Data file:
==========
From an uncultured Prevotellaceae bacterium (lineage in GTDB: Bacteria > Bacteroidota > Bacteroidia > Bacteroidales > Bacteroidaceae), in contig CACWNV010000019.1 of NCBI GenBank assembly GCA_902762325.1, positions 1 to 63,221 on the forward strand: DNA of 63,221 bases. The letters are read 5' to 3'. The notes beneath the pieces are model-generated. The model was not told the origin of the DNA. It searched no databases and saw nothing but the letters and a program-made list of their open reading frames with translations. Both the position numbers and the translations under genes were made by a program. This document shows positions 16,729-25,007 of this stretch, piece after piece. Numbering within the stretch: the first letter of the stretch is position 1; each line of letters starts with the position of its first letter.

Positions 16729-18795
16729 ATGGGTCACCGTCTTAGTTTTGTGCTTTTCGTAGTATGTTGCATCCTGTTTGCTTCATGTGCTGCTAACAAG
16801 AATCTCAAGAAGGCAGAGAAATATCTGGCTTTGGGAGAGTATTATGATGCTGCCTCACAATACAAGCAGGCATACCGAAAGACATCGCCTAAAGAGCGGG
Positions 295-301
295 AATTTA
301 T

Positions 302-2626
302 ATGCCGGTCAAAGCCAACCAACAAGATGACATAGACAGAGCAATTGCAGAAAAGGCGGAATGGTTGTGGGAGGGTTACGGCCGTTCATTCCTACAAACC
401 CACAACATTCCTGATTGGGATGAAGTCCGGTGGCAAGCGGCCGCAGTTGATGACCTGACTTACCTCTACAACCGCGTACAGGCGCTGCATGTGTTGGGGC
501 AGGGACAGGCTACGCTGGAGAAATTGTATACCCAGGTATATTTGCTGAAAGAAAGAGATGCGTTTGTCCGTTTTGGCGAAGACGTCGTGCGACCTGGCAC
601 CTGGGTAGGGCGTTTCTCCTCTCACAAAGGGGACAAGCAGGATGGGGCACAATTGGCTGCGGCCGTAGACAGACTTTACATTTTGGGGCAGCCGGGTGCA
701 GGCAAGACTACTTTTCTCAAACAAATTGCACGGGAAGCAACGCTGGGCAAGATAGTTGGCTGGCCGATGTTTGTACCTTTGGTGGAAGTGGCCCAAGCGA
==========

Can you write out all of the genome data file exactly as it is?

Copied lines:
From an uncultured Prevotellaceae bacterium (lineage in GTDB: Bacteria > Bacteroidota > Bacteroidia > Bacteroidales > Bacteroidaceae), in contig CACWNV010000019.1 of NCBI GenBank assembly GCA_902762325.1, positions 1 to 63,221 on the forward strand: DNA of 63,221 bases. The letters are read 5' to 3'. The notes beneath the pieces are model-generated. The model was not told the origin of the DNA. It searched no databases and saw nothing but the letters and a program-made list of their open reading frames with translations. Both the position numbers and the translations under genes were made by a program. This document shows positions 16,729-25,007 of this stretch, piece after piece. Numbering within the stretch: the first letter of the stretch is position 1; each line of letters starts with the position of its first letter.

Positions 16729-18795
16729 ATGGGTCACCGTCTTAGTTTTGTGCTTTTCGTAGTATGTTGCATCCTGTTTGCTTCATGTGCTGCTAACAAG
16801 AATCTCAAGAAGGCAGAGAAATATCTGGCTTTGGGAGAGTATTATGATGCTGCCTCACAATACAAGCAGGCATACCGAAAGACATCGCCTAAAGAGCGGG
Positions 295-301
295 AATTTA
301 T

Positions 302-2626
302 ATGCCGGTCAAAGCCAACCAACAAGATGACATAGACAGAGCAATTGCAGAAAAGGCGGAATGGTTGTGGGAGGGTTACGGCCGTTCATTCCTACAAACC
401 CACAACATTCCTGATTGGGATGAAGTCCGGTGGCAAGCGGCCGCAGTTGATGACCTGACTTACCTCTACAACCGCGTACAGGCGCTGCATGTGTTGGGGC
501 AGGGACAGGCTACGCTGGAGAAATTGTATACCCAGGTATATTTGCTGAAAGAAAGAGATGCGTTTGTCCGTTTTGGCGAAGACGTCGTGCGACCTGGCAC
601 CTGGGTAGGGCGTTTCTCCTCTCACAAAGGGGACAAGCAGGATGGGGCACAATTGGCTGCGGCCGTAGACAGACTTTACATTTTGGGGCAGCCGGGTGCA
701 GGCAAGACTACTTTTCTCAAACAAATTGCACGGGAAGCAACGCTGGGCAAGATAGTTGGCTGGCCGATGTTTGTACCTTTGGTGGAAGTGGCCCAAGCGA